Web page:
The Best Incident Investigation Performance Indicator
If an incident investigation and the corrective actions are effective, it will prevent, or significantly reduce the likelihood or consequences of, a repeat incident.
If we want to monitor the effectiveness of our incident investigation, root cause analysis, and corrective action processes, probably the best performance indicator is monitoring the rate of repeat incidents.
If an incident (or even a Causal Factor) is a repeat, it indicates that there was a problem with the previous investigation. For example:
- Was the root cause analysis inadequate?
- Were the corrective actions ineffective?
- Why didn’t management or peer review catch the problem with the previous investigation?
Of course, the question that is tough to answer is … What is a repeat incident (or Causal Factor).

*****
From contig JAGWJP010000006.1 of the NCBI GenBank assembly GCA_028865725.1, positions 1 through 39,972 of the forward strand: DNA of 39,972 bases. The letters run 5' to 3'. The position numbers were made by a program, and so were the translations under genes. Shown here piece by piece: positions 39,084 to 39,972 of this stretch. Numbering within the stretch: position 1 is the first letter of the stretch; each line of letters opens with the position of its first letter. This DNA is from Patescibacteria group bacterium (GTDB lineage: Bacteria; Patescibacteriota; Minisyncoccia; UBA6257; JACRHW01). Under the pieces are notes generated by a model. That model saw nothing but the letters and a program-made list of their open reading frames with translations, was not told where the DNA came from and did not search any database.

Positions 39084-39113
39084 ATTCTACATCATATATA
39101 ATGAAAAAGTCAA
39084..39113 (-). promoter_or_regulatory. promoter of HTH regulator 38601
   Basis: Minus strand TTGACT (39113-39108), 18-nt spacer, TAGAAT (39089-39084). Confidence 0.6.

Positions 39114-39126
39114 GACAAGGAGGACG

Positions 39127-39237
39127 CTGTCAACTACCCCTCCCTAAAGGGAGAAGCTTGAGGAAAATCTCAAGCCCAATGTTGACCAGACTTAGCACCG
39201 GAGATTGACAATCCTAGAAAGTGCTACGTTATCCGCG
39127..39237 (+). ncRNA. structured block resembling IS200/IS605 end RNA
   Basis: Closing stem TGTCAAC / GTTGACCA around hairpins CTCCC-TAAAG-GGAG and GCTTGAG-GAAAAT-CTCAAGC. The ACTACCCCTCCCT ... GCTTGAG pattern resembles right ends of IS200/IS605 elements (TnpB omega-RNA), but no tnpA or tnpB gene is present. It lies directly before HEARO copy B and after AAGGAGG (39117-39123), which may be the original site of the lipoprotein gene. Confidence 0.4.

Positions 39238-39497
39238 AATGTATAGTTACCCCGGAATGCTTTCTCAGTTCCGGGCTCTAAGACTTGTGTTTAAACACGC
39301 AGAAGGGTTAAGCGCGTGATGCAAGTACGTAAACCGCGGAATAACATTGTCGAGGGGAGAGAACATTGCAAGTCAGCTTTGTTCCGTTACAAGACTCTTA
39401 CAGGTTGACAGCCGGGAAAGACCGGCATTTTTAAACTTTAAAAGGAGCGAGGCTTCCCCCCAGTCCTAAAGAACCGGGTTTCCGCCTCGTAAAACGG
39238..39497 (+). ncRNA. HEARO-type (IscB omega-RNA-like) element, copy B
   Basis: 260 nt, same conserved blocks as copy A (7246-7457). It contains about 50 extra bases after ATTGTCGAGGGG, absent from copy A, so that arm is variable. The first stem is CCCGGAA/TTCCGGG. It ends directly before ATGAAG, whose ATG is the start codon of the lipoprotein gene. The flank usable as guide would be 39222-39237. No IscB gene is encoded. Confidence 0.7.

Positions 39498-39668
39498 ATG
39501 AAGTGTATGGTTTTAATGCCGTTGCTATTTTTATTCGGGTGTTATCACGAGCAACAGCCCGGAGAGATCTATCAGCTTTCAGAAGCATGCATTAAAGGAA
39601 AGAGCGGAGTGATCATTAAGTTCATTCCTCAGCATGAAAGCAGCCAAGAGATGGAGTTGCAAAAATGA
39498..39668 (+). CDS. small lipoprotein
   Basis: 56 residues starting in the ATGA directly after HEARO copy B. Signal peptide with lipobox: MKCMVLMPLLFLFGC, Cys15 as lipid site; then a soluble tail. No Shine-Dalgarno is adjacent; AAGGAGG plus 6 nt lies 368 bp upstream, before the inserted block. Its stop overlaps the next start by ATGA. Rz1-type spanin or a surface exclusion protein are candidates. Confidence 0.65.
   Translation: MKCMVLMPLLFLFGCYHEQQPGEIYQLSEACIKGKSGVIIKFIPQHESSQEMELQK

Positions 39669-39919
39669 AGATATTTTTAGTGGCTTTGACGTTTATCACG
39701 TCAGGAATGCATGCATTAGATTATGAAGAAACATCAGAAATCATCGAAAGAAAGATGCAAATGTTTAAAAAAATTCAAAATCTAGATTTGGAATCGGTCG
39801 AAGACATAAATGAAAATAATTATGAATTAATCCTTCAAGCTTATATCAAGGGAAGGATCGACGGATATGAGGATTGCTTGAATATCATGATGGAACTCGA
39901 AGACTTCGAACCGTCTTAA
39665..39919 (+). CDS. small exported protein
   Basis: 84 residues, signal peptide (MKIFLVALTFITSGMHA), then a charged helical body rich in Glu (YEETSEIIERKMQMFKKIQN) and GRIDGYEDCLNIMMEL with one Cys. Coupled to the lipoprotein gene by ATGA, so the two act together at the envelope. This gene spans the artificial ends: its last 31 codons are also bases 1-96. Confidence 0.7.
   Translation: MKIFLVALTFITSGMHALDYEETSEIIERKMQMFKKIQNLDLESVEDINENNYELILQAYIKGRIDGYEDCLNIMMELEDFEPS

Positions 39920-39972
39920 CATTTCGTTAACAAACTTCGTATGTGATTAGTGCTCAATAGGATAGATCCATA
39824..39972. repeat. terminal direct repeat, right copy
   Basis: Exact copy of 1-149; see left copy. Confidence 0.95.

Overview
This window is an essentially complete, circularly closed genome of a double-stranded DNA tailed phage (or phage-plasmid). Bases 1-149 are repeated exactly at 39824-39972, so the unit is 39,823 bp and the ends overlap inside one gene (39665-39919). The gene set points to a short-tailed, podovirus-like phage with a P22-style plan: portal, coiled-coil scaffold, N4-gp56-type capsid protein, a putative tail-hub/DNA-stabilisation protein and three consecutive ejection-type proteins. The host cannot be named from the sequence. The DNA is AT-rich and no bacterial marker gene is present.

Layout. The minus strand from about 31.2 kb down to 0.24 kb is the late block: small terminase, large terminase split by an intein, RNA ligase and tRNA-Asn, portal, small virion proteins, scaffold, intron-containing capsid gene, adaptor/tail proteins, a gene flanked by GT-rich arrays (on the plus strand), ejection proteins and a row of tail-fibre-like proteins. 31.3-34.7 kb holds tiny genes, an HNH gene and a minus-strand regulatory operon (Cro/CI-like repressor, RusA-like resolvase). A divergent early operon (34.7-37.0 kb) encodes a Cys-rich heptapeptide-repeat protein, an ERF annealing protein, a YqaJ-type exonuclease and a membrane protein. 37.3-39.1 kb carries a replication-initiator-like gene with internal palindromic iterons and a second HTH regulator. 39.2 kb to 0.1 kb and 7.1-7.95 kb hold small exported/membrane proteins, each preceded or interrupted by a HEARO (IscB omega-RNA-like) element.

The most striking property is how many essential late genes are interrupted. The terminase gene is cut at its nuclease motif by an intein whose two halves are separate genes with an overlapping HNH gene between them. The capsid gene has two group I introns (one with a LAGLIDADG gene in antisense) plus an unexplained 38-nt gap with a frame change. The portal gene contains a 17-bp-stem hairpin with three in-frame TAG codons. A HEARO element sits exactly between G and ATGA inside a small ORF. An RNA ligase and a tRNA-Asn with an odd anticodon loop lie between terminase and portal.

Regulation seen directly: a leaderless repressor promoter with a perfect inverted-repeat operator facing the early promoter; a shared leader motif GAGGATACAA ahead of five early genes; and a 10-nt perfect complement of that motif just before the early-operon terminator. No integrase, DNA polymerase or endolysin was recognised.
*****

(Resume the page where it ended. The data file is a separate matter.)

Judging repeat incidents takes some soul searching. The real question is, should have the previous incident investigation prevented the current incident.
Here are two examples:
- Should the investigation and corrective actions for the Challenger Space Shuttle accident have prevented the Columbia Space Shuttle accident?
- Should the BP Texas City fire and explosion accident investigation have prevented the BP Deepwater Horizon accident?
You be the judge.
What is the rate for your facility? Do you have 80% repeats? 10%? 0.1%?
Each repeat incident provides a learning opportunity to improve your incident investigation, root cause analysis, corrective action, and incident review processes. Are you using these opportunities to improve your system?